It is well settled that a reviewing court is not bound by the reasons given by the trial court for its judgment and the judgment of the trial court may be affirmed upon any ground warranted in the record, regardless of whether it was relied on by the trial court. (Alexander v. DePaepe (1986), 148 Ill. App. 3d 831, 836, 499 N.E.2d 1065, 1068.) Defendant argues in his brief, and we agree, that plaintiff's third amended complaint was properly dismissed with prejudice because it failed to state a cause of action, was plaintiff's fourth attempt at stating a cause of action and was not substantially different than the complaints that had come before.
In order to state a cause of action for legal malpractice, a plaintiff must allege facts demonstrating: (a) the existence of an attorney/client relationship; (b) a duty arising from that relationship; (c) a breach of that duty on the part of defendant/counsel; (d) proximate cause; and (e) damages. Claire Associates v. Pontikes (1986), 151 Ill. App. 3d 116, 122, 502 N.E.2d 1186, 1190.
Defendant argues that the complaint does not set forth sufficient facts to demonstrate a breach of duty because it does not allege that had defendant done what he was hired to do he would have discovered a title defect. Plaintiff's complaint alleges that defendant breached his duty of reasonable care to plaintiff in the examination of the title because the seller did not have title to the real estate and defendant knew or should have known seller did not have title. That defendant "knew or should have known" that the seller did not have title to the real estate is a mere Conclusion and is not supported by any facts. The complaint does not allege that there was a defect in the record chain of title, what that defect was or, most importantly, that the defect was one which defendant should have discovered in the exercise of reasonable care. Although pleadings are to be liberally construed, a complaint must, nevertheless, contain facts necessary to state a cause of action. (Ritchey v. Maksin (1978), 71 Ill. 2d 470, 474, 376 N.E.2d 991, 992.) A complaint fails to state a cause of action when it omits facts the existence of which are necessary for plaintiff to recover. (Ritchey, 71 Ill. 2d at 474-75, 376 N.E.2d at 992.) The third amended complaint does not plead sufficient facts to establish a breach of duty by defendant.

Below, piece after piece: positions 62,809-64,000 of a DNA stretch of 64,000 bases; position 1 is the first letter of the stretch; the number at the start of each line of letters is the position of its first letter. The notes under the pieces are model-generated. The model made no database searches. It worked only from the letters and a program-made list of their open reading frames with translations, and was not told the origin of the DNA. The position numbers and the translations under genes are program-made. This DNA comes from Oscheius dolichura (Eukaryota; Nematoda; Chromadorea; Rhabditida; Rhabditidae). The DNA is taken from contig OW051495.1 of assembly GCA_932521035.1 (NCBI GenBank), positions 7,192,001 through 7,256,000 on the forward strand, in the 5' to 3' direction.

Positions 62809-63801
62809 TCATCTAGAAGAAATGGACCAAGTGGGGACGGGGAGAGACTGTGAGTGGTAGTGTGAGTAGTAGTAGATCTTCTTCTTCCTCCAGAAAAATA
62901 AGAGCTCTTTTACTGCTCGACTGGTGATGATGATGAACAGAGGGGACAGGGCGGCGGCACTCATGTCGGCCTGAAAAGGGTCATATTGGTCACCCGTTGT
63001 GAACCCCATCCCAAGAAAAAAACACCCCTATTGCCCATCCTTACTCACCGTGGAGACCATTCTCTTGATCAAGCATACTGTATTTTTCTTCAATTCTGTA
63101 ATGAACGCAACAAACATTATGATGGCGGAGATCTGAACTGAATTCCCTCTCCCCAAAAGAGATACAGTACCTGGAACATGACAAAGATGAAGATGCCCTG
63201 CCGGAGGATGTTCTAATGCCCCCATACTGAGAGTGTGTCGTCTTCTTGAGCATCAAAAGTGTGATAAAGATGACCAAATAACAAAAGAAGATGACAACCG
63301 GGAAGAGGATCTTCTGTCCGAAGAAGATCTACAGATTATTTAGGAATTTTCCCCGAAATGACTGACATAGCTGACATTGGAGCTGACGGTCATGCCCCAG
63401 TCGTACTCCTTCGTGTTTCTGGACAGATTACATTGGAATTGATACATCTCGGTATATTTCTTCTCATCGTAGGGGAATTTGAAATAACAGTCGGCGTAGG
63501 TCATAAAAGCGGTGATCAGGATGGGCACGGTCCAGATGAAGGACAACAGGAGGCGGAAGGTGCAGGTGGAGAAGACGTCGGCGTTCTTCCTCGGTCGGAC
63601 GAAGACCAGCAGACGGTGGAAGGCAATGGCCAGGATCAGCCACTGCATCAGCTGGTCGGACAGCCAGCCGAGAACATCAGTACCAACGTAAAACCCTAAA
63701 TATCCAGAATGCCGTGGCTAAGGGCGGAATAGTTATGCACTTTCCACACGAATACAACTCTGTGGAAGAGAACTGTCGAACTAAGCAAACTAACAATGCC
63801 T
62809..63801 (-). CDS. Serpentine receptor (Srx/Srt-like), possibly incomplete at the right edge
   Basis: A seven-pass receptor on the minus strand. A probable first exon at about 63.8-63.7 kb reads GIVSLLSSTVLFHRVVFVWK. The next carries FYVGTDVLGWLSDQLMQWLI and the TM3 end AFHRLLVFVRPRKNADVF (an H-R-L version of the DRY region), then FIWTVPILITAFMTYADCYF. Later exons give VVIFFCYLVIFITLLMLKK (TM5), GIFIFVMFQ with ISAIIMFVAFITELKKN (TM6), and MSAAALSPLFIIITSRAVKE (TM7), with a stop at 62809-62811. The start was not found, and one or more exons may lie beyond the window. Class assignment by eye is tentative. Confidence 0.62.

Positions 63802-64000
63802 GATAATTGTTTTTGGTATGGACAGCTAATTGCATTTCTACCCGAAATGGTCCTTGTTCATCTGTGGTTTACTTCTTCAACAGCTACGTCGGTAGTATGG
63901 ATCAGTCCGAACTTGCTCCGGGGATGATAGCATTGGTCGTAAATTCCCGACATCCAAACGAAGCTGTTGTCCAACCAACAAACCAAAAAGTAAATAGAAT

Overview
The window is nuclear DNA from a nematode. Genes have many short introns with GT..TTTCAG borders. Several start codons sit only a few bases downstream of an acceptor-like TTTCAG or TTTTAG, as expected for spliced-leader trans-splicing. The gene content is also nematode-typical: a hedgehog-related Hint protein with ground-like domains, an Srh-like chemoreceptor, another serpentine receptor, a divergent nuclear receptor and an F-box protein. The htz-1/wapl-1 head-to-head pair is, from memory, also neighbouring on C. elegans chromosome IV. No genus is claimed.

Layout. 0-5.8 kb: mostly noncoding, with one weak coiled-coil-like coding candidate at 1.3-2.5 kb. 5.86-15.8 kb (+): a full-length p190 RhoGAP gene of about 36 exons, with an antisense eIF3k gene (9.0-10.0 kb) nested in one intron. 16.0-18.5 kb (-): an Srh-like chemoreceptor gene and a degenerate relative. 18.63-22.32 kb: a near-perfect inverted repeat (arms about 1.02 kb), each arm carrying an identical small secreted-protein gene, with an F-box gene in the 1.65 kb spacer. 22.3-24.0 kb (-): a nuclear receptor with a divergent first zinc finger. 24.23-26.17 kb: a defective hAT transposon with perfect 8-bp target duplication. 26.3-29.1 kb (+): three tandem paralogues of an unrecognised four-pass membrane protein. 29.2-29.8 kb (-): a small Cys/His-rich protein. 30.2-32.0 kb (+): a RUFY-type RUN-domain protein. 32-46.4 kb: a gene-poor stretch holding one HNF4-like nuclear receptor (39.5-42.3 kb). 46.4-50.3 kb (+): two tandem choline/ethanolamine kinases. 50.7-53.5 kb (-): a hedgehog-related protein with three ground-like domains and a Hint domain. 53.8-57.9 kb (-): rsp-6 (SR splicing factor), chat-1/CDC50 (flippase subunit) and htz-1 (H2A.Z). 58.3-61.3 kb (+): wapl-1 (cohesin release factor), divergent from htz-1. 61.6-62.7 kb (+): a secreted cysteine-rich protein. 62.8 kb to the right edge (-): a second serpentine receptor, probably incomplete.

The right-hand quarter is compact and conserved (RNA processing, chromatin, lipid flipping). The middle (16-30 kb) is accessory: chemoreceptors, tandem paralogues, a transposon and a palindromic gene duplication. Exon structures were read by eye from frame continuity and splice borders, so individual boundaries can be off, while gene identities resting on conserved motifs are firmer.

Although we find that the third amended complaint was properly dismissed, we must now determine whether dismissal with prejudice was appropriate. A complaint may be dismissed with prejudice if it furthers the ends of Justice. Thus, the court may determine the ultimate efficacy of a claim and whether plaintiff had previous opportunities to assert his claim. (Plocar v. Dunkin' Donuts of America, Inc. (1981), 103 Ill. App. 3d 740, 749, 431 N.E.2d 1175, 1182.) Plaintiff's third amended complaint was its fourth attempt to state a cause of action against defendant. The series of complaints did not differ substantially from one another. We find that plaintiff has had adequate opportunity to state a cause of action against defendant and has failed to ...